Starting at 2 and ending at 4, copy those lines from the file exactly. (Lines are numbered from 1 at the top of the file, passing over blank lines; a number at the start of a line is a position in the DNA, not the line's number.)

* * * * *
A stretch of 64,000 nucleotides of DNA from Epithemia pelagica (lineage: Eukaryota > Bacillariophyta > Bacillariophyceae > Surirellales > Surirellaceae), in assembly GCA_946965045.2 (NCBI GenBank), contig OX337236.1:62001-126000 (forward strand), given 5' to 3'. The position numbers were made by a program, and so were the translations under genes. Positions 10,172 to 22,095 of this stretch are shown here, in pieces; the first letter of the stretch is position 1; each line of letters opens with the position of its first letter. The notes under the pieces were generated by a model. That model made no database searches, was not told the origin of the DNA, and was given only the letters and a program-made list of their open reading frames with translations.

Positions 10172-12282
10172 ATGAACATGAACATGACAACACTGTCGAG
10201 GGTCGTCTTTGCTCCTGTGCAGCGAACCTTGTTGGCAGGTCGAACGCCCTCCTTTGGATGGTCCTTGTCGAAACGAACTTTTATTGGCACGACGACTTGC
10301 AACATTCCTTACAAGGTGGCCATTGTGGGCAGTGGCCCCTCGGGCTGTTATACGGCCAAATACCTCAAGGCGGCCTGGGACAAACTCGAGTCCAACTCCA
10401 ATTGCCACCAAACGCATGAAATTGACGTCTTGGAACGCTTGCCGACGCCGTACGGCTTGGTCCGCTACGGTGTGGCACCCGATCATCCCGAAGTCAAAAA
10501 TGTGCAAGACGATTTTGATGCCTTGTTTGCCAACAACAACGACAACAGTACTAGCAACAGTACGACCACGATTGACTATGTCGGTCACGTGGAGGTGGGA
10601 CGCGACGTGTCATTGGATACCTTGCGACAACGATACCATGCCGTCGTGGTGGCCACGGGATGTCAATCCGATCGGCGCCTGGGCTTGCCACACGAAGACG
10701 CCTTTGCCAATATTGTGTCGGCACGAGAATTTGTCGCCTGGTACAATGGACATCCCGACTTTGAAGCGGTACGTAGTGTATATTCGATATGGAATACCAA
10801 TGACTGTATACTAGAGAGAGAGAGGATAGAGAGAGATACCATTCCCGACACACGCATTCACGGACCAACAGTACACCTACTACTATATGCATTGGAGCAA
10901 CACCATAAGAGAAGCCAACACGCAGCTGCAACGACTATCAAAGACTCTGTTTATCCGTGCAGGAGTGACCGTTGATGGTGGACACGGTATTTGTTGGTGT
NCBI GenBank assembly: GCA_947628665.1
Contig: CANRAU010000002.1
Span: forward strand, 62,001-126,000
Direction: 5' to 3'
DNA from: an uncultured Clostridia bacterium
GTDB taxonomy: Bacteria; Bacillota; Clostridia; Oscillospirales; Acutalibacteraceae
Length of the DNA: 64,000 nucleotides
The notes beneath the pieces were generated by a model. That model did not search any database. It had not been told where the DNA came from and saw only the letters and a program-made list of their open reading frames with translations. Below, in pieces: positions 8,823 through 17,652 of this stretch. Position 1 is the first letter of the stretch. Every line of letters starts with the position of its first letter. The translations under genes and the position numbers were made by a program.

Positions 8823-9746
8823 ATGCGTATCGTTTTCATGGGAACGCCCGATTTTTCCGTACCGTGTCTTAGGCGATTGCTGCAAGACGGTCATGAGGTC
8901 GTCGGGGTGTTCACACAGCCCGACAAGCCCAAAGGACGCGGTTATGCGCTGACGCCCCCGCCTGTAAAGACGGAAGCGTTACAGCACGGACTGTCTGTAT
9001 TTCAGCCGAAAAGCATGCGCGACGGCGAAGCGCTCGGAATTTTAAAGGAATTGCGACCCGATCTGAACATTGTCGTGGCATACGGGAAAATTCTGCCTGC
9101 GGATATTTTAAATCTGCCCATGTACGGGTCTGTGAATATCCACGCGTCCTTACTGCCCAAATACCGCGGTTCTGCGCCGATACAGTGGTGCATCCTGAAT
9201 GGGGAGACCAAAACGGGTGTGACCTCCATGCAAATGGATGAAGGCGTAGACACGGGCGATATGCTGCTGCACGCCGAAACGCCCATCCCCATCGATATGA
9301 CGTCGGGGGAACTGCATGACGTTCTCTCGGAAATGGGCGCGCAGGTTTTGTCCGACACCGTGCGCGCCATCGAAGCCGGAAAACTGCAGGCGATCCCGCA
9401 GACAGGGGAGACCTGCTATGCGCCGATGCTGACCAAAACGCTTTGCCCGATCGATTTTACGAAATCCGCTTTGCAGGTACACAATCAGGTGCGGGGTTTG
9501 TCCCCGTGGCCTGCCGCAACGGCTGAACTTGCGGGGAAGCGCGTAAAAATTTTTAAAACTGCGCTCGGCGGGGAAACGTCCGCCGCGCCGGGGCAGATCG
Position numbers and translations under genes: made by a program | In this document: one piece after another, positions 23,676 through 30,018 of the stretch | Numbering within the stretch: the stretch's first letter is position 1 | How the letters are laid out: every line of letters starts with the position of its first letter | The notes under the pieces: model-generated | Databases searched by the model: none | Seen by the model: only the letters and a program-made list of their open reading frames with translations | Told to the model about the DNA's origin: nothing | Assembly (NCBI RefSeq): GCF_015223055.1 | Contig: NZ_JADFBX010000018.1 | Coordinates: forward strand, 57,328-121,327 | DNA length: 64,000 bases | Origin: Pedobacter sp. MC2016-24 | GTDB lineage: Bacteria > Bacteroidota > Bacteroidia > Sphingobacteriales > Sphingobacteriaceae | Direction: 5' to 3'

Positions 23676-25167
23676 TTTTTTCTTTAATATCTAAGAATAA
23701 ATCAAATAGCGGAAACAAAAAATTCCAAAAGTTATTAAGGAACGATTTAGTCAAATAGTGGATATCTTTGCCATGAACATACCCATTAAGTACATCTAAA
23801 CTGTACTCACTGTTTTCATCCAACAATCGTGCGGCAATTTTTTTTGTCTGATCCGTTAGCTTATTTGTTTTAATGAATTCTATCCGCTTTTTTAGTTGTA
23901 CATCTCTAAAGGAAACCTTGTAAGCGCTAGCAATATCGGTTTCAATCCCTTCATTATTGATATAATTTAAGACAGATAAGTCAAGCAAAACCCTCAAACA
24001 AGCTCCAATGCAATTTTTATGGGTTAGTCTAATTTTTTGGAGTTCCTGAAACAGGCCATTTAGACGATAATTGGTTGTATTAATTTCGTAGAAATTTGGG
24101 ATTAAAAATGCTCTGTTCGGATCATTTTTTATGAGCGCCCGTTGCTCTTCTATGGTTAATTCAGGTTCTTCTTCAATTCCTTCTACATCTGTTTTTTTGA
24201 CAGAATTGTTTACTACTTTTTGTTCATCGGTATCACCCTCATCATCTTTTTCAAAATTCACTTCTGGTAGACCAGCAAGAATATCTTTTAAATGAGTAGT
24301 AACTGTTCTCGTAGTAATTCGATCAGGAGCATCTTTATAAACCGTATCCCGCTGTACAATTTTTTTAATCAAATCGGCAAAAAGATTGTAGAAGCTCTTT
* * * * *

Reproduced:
Positions 10172-12282
10172 ATGAACATGAACATGACAACACTGTCGAG
10201 GGTCGTCTTTGCTCCTGTGCAGCGAACCTTGTTGGCAGGTCGAACGCCCTCCTTTGGATGGTCCTTGTCGAAACGAACTTTTATTGGCACGACGACTTGC